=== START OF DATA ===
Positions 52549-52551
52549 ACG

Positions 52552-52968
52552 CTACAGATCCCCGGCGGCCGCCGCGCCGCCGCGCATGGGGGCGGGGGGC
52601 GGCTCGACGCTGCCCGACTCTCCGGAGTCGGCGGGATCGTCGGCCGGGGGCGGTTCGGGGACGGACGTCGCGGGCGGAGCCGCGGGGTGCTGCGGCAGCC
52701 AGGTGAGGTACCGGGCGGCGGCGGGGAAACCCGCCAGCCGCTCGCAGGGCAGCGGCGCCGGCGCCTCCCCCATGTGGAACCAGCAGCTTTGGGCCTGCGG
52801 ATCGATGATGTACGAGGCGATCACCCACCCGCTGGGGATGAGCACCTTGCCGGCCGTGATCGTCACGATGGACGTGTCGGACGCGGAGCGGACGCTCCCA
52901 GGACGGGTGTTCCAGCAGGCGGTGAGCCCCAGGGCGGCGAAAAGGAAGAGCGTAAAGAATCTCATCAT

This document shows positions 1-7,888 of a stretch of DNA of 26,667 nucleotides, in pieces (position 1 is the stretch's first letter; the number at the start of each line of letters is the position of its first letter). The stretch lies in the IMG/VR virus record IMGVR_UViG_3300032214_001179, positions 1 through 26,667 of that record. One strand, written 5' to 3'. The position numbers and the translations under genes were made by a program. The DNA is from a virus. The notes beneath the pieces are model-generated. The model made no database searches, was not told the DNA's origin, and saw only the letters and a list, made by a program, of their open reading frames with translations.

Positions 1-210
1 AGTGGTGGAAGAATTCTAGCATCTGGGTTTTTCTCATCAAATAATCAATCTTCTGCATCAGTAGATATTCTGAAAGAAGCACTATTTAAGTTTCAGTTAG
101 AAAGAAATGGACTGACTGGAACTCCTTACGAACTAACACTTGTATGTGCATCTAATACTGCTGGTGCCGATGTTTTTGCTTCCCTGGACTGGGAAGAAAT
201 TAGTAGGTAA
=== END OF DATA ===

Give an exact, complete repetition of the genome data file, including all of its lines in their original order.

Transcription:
Positions 52549-52551
52549 ACG

Positions 52552-52968
52552 CTACAGATCCCCGGCGGCCGCCGCGCCGCCGCGCATGGGGGCGGGGGGC
52601 GGCTCGACGCTGCCCGACTCTCCGGAGTCGGCGGGATCGTCGGCCGGGGGCGGTTCGGGGACGGACGTCGCGGGCGGAGCCGCGGGGTGCTGCGGCAGCC
52701 AGGTGAGGTACCGGGCGGCGGCGGGGAAACCCGCCAGCCGCTCGCAGGGCAGCGGCGCCGGCGCCTCCCCCATGTGGAACCAGCAGCTTTGGGCCTGCGG
52801 ATCGATGATGTACGAGGCGATCACCCACCCGCTGGGGATGAGCACCTTGCCGGCCGTGATCGTCACGATGGACGTGTCGGACGCGGAGCGGACGCTCCCA
52901 GGACGGGTGTTCCAGCAGGCGGTGAGCCCCAGGGCGGCGAAAAGGAAGAGCGTAAAGAATCTCATCAT

This document shows positions 1-7,888 of a stretch of DNA of 26,667 nucleotides, in pieces (position 1 is the stretch's first letter; the number at the start of each line of letters is the position of its first letter). The stretch lies in the IMG/VR virus record IMGVR_UViG_3300032214_001179, positions 1 through 26,667 of that record. One strand, written 5' to 3'. The position numbers and the translations under genes were made by a program. The DNA is from a virus. The notes beneath the pieces are model-generated. The model made no database searches, was not told the DNA's origin, and saw only the letters and a list, made by a program, of their open reading frames with translations.

Positions 1-210
1 AGTGGTGGAAGAATTCTAGCATCTGGGTTTTTCTCATCAAATAATCAATCTTCTGCATCAGTAGATATTCTGAAAGAAGCACTATTTAAGTTTCAGTTAG
101 AAAGAAATGGACTGACTGGAACTCCTTACGAACTAACACTTGTATGTGCATCTAATACTGCTGGTGCCGATGTTTTTGCTTCCCTGGACTGGGAAGAAAT
201 TAGTAGGTAA